The EOD 9 Suit has been the market leading bomb suit for a number of years, but it has seen stiff competition from the likes Morgan/NP Aerospace, Garant and United Defence over the past few years. The launch of their new EOD 10 suit is going to start the race again as leading EOD teams starting looking for the latest, and safest, suit.
The new system will apparently offer enhanced functionality and is the result of ‘an aggressive development program that challenged conventional thinking on bomb suit design.’ The Med ENG/Safariland team are claiming significant improvements in weight reduction and physical mobility, have applied new technology, while increased protection levels. Traditionally it is a compromise between these elements, so if they have pulled it off then it will be quite the coup.
The suit is a remarkable 15 percent lighter; the helmet has been redesigned; and weight carriage/loading redistributed to maximize range of motion. This enhanced load distribution, impact protection and ventilation has a patent pending system and a Human Factors Engineering program has apparently confirmed that these advancements reduce physical strain, allow longer missions without fatigue and enable users to more easily overcome obstacles and conduct challenging tasks, such as vehicle or building searches.
The EOD 10 also integrates digital technologies, such as the voice command system in the helmet that controls numerous functions to keep the user’s hands free. A wrist-mounted remote control unit with icon-based menu screens serves as an information hub and provides visual and audio warnings, in addition to controlling numerous functions such as communications, lights and ventilation. The helmet enhances situational awareness by using digital microphones and stereophonic speakers to detect the directional source of nearby sounds, all the while shielding the radio frequency signals and stopping them affecting an RCIED or interfering with its electronic systems.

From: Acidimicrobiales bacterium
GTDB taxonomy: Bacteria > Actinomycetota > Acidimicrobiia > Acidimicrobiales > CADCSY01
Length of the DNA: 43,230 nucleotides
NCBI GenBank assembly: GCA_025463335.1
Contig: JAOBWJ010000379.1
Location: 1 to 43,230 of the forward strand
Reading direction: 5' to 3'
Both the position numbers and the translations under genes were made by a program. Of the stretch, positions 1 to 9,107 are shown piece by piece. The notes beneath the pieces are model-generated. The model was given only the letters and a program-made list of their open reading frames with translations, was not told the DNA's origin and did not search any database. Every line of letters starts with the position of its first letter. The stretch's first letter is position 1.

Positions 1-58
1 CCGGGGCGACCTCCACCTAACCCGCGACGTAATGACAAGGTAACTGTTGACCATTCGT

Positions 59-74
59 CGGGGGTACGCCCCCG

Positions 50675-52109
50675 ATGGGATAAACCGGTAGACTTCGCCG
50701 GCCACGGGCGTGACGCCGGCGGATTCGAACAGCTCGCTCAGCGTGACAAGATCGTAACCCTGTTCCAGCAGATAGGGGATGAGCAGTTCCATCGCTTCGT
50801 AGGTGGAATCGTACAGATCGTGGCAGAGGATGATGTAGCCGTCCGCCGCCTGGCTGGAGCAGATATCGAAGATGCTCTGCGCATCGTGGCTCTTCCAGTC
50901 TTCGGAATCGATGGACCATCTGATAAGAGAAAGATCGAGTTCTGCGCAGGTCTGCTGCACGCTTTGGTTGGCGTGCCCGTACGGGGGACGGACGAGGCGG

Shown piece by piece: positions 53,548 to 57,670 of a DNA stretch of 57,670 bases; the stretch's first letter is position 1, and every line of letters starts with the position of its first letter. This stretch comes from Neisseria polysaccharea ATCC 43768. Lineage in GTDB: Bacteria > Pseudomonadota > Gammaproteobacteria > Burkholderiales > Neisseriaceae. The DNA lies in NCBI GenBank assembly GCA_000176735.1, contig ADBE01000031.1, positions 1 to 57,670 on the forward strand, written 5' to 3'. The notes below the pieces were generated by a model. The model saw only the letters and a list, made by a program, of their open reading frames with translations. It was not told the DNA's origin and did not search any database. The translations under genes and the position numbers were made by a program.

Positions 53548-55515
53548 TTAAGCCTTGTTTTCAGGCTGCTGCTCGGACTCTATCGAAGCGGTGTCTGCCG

There are new capabilities in the areas of cooling, illumination and casualty aid. To mitigate heat stress, the jacket and helmet both have integrated evaporative cooling systems, users can illuminate dark spaces in a controlled manner and choose from white, red or blue lights based on their respective properties in a given threat scenario. In the event of an accident, the suit jacket facilitates emergency extraction and enables medical personnel to provide aid quickly.
“Users will be able to add upcoming options for advanced cooling and chemical/biological protection,” said Rob Reynolds, General Manager of MedEng.“But what makes the EOD 10 even more exciting is that it will serve as a platform to which new communication technologies and sensors can be added to better exchange information in real time and capture forensic evidence. This will be increasingly important as the men and women on the front lines face evolving terrorist threats. By providing capability-based solutions, Med-Eng will continue to support its global user base as they conduct counter-terrorism, counter-IED and military EOD operations.”